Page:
Facebook's new Study app will pay adults for providing their app usage data

Facebook has said that it will offer complete transparency on how it collects data via the app.

Facebook is controversy's favourite child at the moment. The social media giant has been frowned upon (to put it lightly) for the way it handles user data. Earlier it was reported that Facebook was reportedly paying 13-17-year-old teenagers around $20 to install a VPN on their smartphones which would allow Facebook to get complete access to their phone's data. Now the company is again launching an app to gather data from users' phones, though this time, they're being upfront about it.

Facebook. Reuters

Facebook. Reuters

Obviously, with Facebook's patchy track record, you might have some questions before joining the 'Study' program. Here are a few questions answered, based on Facebook's blog post.

Q) How to sign up for the process?

A) Facebook will be running ads to encourage people to participate in the research app project. You can register by clicking on the ad and if you are qualified, you will be invited to join the app.

Q) What kind of user data will you be giving?

A) Once you signup in the app, a description will be made available which explains what information you’ll be sharing with Facebook so you can confirm if you want to participate. Facebook has said that it will offer complete transparency on how it collects data via the app and what kind of data it collects. Facebook will be getting information on the following items:

  • The apps installed on a participant’s phone
  • The amount of time spent using those apps
  • Participant’s country, device and network type
  • App activity names, which may show us the names of app features participants are using

Q) What will you get for sharing your data?

A) Users will be paid to provide their data for the Study app although Facebook has not disclosed an exact amount.

Q) Who is eligible for this Study?

A) As per Facebook, only people who are 18 years or older can be eligible to participate in the Study program, and all participants will have the option to opt out at any time.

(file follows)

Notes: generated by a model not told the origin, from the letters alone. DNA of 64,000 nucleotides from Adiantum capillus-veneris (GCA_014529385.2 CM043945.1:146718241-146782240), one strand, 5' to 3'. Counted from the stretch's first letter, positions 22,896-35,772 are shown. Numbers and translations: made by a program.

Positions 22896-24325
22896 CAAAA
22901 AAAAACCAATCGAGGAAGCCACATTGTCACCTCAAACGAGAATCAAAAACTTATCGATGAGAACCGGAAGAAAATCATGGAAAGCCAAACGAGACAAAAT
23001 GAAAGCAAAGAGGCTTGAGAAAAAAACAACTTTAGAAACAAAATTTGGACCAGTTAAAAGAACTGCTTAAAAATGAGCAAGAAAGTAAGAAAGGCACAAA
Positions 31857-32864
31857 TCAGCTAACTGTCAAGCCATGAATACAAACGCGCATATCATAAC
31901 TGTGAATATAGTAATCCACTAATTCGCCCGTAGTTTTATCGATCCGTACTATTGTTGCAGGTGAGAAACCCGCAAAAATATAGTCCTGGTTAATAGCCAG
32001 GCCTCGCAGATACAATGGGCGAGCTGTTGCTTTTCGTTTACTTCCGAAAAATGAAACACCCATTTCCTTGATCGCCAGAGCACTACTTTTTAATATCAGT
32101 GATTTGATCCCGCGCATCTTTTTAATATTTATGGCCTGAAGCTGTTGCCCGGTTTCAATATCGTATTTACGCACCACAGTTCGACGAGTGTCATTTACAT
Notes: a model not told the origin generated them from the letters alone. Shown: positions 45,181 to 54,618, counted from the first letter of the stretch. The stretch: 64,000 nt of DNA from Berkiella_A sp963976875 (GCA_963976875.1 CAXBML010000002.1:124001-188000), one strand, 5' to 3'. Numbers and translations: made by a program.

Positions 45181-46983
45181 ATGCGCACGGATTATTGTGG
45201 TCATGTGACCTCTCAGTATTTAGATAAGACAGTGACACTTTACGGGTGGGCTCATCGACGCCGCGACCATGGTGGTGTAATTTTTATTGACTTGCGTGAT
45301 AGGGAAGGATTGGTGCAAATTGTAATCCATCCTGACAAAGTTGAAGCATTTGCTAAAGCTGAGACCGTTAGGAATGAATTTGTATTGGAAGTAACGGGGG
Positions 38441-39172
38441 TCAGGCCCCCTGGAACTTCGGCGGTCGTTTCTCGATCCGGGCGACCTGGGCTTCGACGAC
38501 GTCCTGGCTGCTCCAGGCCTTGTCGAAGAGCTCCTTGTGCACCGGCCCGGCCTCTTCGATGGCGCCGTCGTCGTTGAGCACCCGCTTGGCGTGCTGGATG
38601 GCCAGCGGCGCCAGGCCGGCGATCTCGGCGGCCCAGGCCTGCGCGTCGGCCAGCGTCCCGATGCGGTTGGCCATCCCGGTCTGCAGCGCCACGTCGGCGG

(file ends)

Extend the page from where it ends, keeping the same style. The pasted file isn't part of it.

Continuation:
Q) What all information will Facebook not access?

A) Facebook will not collect user IDs, passwords, or any of the participant’s content, such as photos, videos, or messages. Facebook will also not share any of the data it has collected with third party apps.

The app is currently only available on the Google Play Store and not on the Apple App Store, so only Android users can register for it. The app, for the time being, is available only in the US and India.

Facebook Study app.

Facebook Study app.

Lance Cottrell, chief scientist for the cybersecurity firm Ntrepid said that Facebook is "being a little less intrusive with this one," referring to the company's previous data gathering stints. The social media giant has said that the information will not be used to target ads and neither will it be shared to third party companies.

What it will do, Cottrell suspects, is give Facebook further advantage over competitors because it will be able to tell how long apps are being used, and even which features within them are most popular. Facebook already has the advantage when setting up such market research, Cottrell said — not many other companies could release a similar service and get as many participants as Facebook is bound to.

"It's a lot of competitive intelligence, but a little less spying on the users," he said. But some privacy experts are concerned users will still not know exactly what information they are sending.

Many people skip reading privacy policies, noted mobile app security researcher Will Strafach, who studied the underlying code of Facebook's Research app earlier this year. And if Facebook updates the privacy guidelines, there is no guarantee they will be upfront about it, he said.

"I think that it's Facebook's job to make it extremely clear (how it works)," he said. "They haven't done that in the past." In any case, one thing the app is sure to do is give Facebook more insight into personal data and use of not only its own services but others as well.

With inputs from The Associated Press

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